Spring is here! As the sun melts away the snow and ice, we'll once again emerge from our winter burrows, ready to fill our lungs with fresh air and soak up the light. That means parents and children will once again be returning to their favorite parks and play-spaces. Previously, Inhabitots took a look at some of the coolest green playgrounds around the world, and now we're back with more. This time, we're shining the spotlight on unusual playgrounds -- those places that feature designs, equipment, and locations that make them accessible to all types of kids --encouraging young and old to use not only their muscles, but also their imaginations to have fun. Do you know of a playground that belongs on this list? Share it with us in the comments!
According to a study by Karolinska University Hospital, obesity among seven year-olds in Stockholm has increased from 8.5% to 21% over the last fifteen years. We’d like to think that this unusual playground near Trekantssjön (Trekants Lake) on the island of Liljeholmen is meant to reinforce positive food choices while children play. Visitors to this small park will find a banana slide, strawberry spinners, cherry swings, an orange see-saw and a watermelon jungle gym. None of the info we found explained the “scent” part of the park’s name, however. Perhaps some of the equipment is scratch and sniff?
Upon first glance, this may look like just another playground, but it’s not. The difference is that almost every aspect of this two-acre park has been designed for access by all children, even those with physical disabilities. Lowered monkey bars provide easy access. Instead of stairs or ladders, ramps lead up to the elevated play components. Pathways between equipment are wide and colorful, and the ground surfaces are non-slip and porous designed to provide a greater level of access for children. In 2010, Friends of Clemyjontri successfully raised enough money to purchase and install Virginia’s first Liberty Swing, a swing which allows wheelchair users the experience of swinging without having to transfer from their wheelchair.
This public park in Battery Park City may be small, but it certainly makes the most of the space. Designed by Michael Van Valkenburgh Associates, a New York City landscape architecture firm, the park was built to be sustainable by mimicking a northeastern forest. Visitors will find prominent rock outcroppings, geologic formations, a secret path, and a bluestone ice wall. Kids will enjoy the huge slide, sandboxes, water play areas, a reading space with rock seats, and places to rock hop.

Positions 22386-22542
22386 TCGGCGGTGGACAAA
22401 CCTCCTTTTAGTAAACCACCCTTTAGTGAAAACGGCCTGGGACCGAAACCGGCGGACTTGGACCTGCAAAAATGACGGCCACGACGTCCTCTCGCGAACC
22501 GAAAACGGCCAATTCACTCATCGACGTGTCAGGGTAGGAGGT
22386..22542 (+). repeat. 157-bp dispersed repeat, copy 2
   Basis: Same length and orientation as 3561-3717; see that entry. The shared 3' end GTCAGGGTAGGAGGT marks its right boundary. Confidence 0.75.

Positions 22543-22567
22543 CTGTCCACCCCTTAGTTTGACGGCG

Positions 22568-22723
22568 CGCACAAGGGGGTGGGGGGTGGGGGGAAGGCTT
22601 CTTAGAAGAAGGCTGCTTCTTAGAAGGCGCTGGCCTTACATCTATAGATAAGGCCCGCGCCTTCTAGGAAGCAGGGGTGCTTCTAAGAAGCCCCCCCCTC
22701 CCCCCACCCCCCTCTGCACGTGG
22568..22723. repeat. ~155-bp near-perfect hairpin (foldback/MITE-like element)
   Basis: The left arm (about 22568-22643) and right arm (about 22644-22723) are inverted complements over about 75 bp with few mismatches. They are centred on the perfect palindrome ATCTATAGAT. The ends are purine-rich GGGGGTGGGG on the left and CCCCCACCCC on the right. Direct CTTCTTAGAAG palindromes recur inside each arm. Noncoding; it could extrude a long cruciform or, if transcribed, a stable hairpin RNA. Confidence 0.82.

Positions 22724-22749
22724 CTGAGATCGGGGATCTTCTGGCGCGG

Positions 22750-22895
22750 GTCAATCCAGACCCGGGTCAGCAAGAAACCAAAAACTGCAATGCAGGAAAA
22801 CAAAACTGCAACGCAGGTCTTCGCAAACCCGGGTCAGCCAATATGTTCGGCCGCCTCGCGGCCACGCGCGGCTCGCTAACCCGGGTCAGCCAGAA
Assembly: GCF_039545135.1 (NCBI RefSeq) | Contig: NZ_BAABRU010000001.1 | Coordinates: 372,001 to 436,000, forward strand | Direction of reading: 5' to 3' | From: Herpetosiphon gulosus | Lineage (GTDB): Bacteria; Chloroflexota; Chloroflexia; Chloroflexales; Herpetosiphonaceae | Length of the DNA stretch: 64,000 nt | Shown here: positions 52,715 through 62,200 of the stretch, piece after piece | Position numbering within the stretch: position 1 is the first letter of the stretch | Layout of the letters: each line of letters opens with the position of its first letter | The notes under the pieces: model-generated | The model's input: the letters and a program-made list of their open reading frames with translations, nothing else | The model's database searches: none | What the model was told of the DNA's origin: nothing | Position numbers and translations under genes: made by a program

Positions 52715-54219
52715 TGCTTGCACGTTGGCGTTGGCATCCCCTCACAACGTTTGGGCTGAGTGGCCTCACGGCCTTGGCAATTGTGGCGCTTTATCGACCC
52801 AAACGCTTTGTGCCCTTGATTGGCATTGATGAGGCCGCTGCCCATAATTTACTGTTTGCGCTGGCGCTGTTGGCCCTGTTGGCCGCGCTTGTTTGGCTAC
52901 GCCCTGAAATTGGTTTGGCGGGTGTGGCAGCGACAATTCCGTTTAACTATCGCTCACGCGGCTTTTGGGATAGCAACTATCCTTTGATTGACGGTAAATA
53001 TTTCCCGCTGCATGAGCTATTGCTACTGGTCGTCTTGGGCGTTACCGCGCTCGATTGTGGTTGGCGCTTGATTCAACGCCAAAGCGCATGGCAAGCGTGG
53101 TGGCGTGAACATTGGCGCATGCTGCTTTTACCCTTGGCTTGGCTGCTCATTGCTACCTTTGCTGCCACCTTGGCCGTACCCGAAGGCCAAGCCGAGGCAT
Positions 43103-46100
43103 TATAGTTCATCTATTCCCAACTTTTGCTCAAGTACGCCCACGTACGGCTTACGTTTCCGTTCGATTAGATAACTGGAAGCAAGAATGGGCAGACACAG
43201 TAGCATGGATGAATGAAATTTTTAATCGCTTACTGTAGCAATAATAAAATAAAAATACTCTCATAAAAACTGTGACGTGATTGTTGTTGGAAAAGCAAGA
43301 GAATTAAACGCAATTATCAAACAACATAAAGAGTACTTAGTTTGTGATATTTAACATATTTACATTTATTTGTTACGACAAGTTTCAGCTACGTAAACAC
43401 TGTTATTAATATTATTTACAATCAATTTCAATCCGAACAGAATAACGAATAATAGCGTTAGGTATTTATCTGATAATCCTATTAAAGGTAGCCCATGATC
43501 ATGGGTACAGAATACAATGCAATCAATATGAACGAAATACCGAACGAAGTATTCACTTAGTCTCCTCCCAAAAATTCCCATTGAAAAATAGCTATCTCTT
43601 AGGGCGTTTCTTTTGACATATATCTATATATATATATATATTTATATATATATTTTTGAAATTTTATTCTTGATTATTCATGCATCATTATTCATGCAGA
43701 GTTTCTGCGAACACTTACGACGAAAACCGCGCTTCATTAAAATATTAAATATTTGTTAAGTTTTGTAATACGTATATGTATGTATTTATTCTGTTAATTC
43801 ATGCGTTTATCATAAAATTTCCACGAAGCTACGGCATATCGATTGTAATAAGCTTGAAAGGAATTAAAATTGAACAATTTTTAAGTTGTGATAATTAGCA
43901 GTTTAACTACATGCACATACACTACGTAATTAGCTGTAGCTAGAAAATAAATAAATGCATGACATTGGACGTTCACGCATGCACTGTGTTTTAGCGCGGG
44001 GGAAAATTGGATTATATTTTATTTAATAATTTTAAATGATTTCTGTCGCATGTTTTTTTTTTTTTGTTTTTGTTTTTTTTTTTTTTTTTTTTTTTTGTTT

Designed by BASE Landscape Architecture, this is another play structure that provides a lot in a small space. Located on a high-pitched slope, the playground area is a climbing course with different inclinations for different levels and varying age groups. The park creators “used an array of design elements, resembling a flying carpet, medieval defenses, part of a pirate ship, and more. But Belleville’s crowning achievement is situated at the park’s highest point, ready to be used once the rest of the playground has been conquered: it’s a tree house,” explains Early Childhood Ed.
What good is a playground if it doesn’t inspire adventure? This award-winning playground is full of different play areas that trigger imaginative play, from the flying fox, spiral slide, and giant wave slide to the monorail and maze. And if you still want more, why not cross the drawbridge to explore the castle or jump aboard to captain the ship?
Monstrum is a Danish company that specializes in products for play, specifically playgrounds. Any one of their whimsical projects could have been featured in this post, but something about Brumbleby struck a chord. “Brumleby is one of Copenhagen’s architectonic culture gems… The objective of the playground is to add an element to Brumleby that would reflect the nature of the neighbourhood as well as turn everything topsy-turvy,” write the designers. The Brumleby playground consists of three houses, and a baker and an ice-cream booth — all of which look like they’ve been through a fun house mirror. There are climbing grips on the walls, slides from the windows, and balancing lanes from house to house — no surface is off limits for play!
If there’s one thing that both terrifies and delights young children, it’s the idea of monsters. In 2009, MAD Architects’ took the imagining a step further, wondering what it would look like if a 10 story monster tiptoed through an open field at night. The monster would undoubtedly leave behind footprints, and maybe, just maybe, the village children would play in them when the sun rises. The result of this imagining is a play park made up of sunken “monster footprints.” Paved in pink EPDM material, the footprints provide a safe place for children to play barefoot. Images: Stockholm4Kids, Fairfax County, Michael Van Valkenburgh Associates, Landezine, peripitus, Monstrum, ArchDaily/MAD Architects, Carlwwycoff